Archive for May 12th, 2010

The South Korean electronics giant Samsung’s libel suit against a British columnist shows both the power of corporate conglomerates and a different view of defamation, satire and free speech.

See this article by John M. Glionna, Los Angeles Times, May 10 2010 – In his Christmas Day 2009 column for the Korea Times, Michael Breen had decided to lampoon such national newsmakers as President Lee Myung-bak and the pop idol Rain. Samsung is now pursuing libel charges against the writer individually.


Note that the article points out: The lawsuit refers to Breen as a Korean “specialist” with wide-ranging influence. Since 80% of its revenues are from overseas, the firm is sensitive to any “minor accident or mistake” that could adversely affect its international reputation, the suit said.

80% of revenues from overseas…. it’s up to the rest of the world to strongly condemn Samsung for its labour and corrupt practices! Let the firm be sensitive to minor accidents or mistakes – and change! Samsung, be responsible!

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Here is a new blog post from Care2 about Samsung and SHARPS – it is excellent and includes a poll at the end asking if Samsung is responsible (94% say yes) and also a number of comments that are quite good (the petition now has almost 4400 signatures)


Blowing The Whistle On Samsung’s Deadly Little Secret

Do you have a television? Radio? Cell phone? Digital camera?

Chances are pretty good that at least one of these appliances is made by Samsung, and even if you don’t see a Samsung appliance now, you’ve probably owned one in the past, or will in the future.

With taglines like “Turn on Tomorrow,” Samsung has gone from a little electronics company to the conglomerate that’s seen everywhere. Although Samsung’s products might be on the cutting edge of technology, most people are unaware of its crude and unfair attitudes toward worker health.

Family members and friends of these workers at Samsung in Korea believe that they have discovered a cancer cluster among young workers exposed to toxic chemicals.

USA Today reported that the company is desperately trying to reassure the public that its products are safe after a January lawsuit involving six people. All six developed leukemia and lymphoma they claim was caused by exposure to radiation and benzene, a carcinogen, in Samsung chip factories.

Last month was the 3rd anniversary of the death of Yu-mi Hwang, a Samsung semiconductor factory worker, who died from leukemia at age 22, but despite public concerns, Samsung has stonewalled.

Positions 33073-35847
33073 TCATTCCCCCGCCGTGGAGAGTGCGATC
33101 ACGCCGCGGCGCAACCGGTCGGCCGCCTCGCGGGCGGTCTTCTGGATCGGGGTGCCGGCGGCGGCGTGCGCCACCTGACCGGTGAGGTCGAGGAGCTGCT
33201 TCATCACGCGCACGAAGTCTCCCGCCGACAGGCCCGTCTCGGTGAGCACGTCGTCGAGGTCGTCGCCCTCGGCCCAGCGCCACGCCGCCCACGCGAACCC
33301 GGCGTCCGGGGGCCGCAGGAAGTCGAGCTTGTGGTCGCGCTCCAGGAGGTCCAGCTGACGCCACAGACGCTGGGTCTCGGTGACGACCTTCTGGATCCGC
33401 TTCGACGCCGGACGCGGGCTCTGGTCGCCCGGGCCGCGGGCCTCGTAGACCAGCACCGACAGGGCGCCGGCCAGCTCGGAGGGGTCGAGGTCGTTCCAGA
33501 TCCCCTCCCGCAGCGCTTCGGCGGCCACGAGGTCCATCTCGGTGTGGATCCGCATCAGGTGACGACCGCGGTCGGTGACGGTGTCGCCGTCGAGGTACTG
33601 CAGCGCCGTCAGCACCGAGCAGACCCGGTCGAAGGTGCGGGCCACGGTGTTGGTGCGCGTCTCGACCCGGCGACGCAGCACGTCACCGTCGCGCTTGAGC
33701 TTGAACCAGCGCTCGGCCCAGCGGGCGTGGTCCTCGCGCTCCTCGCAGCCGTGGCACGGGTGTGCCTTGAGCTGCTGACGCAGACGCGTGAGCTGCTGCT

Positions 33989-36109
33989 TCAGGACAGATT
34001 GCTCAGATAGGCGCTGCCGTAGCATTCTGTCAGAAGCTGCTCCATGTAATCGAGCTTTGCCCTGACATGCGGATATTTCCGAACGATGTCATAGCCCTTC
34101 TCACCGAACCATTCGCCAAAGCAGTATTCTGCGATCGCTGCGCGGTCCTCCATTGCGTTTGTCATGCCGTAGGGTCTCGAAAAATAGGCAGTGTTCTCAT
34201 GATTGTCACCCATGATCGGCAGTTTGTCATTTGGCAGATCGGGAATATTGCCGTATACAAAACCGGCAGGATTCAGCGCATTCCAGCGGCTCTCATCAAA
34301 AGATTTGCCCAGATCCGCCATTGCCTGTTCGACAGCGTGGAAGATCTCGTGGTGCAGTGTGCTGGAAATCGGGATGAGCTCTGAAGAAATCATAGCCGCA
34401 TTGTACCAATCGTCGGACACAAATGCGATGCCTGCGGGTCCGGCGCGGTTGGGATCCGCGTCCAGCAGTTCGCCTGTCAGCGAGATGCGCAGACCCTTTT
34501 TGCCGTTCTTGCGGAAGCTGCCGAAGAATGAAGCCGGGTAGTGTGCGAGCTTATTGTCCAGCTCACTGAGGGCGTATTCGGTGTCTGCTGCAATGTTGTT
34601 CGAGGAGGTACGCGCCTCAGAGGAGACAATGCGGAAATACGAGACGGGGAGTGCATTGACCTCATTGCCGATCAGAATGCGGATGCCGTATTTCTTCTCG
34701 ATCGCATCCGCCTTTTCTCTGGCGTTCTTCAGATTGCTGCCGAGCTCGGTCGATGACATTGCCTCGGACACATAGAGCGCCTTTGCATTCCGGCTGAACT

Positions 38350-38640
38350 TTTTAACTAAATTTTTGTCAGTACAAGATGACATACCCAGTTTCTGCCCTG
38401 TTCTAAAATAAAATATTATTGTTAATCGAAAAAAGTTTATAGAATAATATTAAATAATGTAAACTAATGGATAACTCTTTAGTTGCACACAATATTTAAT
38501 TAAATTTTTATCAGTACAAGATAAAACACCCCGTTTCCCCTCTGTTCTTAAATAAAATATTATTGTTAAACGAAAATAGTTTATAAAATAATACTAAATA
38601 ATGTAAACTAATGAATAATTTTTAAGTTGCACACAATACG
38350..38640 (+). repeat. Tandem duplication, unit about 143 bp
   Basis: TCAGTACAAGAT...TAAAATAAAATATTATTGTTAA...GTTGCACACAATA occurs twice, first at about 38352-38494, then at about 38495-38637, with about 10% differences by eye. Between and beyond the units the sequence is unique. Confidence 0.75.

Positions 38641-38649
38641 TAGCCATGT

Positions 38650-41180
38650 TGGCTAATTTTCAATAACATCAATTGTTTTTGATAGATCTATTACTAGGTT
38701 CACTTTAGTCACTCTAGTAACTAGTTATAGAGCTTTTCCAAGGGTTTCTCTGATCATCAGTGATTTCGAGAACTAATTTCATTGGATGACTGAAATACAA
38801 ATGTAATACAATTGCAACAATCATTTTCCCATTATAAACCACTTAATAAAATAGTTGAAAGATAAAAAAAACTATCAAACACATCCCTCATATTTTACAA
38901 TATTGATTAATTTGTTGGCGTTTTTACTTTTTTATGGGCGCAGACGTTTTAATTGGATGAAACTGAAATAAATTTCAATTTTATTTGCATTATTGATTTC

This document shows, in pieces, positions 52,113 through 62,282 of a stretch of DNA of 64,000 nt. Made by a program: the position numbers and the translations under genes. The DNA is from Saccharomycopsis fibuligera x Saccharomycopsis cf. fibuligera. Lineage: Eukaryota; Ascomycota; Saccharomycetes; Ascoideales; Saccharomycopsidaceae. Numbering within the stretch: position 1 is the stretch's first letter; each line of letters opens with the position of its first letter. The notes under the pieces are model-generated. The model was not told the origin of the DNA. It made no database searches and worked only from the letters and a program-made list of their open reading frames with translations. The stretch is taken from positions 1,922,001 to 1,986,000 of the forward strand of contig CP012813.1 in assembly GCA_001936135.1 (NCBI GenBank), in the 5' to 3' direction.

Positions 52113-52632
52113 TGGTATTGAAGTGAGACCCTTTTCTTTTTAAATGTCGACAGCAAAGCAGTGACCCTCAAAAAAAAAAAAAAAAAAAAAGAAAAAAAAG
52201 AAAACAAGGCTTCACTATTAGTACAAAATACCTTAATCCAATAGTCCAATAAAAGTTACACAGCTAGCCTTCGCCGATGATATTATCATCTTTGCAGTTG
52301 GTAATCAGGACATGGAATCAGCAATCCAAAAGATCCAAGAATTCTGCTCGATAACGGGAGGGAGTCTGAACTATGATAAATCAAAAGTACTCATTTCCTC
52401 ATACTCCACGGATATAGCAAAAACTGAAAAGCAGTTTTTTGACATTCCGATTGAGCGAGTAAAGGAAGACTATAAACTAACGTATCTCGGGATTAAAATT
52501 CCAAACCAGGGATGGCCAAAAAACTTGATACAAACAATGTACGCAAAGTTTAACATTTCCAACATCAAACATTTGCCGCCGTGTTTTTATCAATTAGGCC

The company says that Yu-mi’s rare episode of cancer, the miscarriage in the worker that came next and the leukemia in the worker that came after that, all from the same work station, and all the other leukemia sufferers, 10 deaths total- are all still unrelated to conditions inside the Samsung factory, but the families aren’t buying this line- and neither should you.

Despite its public committment to eliminate PVC and BFRs from new models of all its products by 2010, Samsung has only offered up two phones which don’t contain these toxic substances (Blue Earth GT-S7550 and Reclaim M560).

Yu-mi’s family, co-workers, friends and other concerned people have formed SHARPS (Supporters for the Health And Rights of People in the Semiconductor Industry) to demand justice for the dead and safer conditions for the workers who make our electronic gadgets.

Care2 has joined with SHARPS, The Center for Environmental Health, and the Electronics Take Back Coalition to demand that Samsung:

1) accept responsibility for the hazards of semiconductor manufacturing;
2) compensate those harmed; and
3) prevent future suffering and mistreatment of workers by making Samsung a toxics-free model workplace where workers are treated with dignity and respect.

Join us in asking Samsung to come clean regarding the chemical hazards of working in their factories.

Note: No one is sure what actually takes place on Samsung’s semiconductor manufacturing lines (because Samsung doesn’t allow photographs in its semiconductor unit) but it is known that too many workers are dying.

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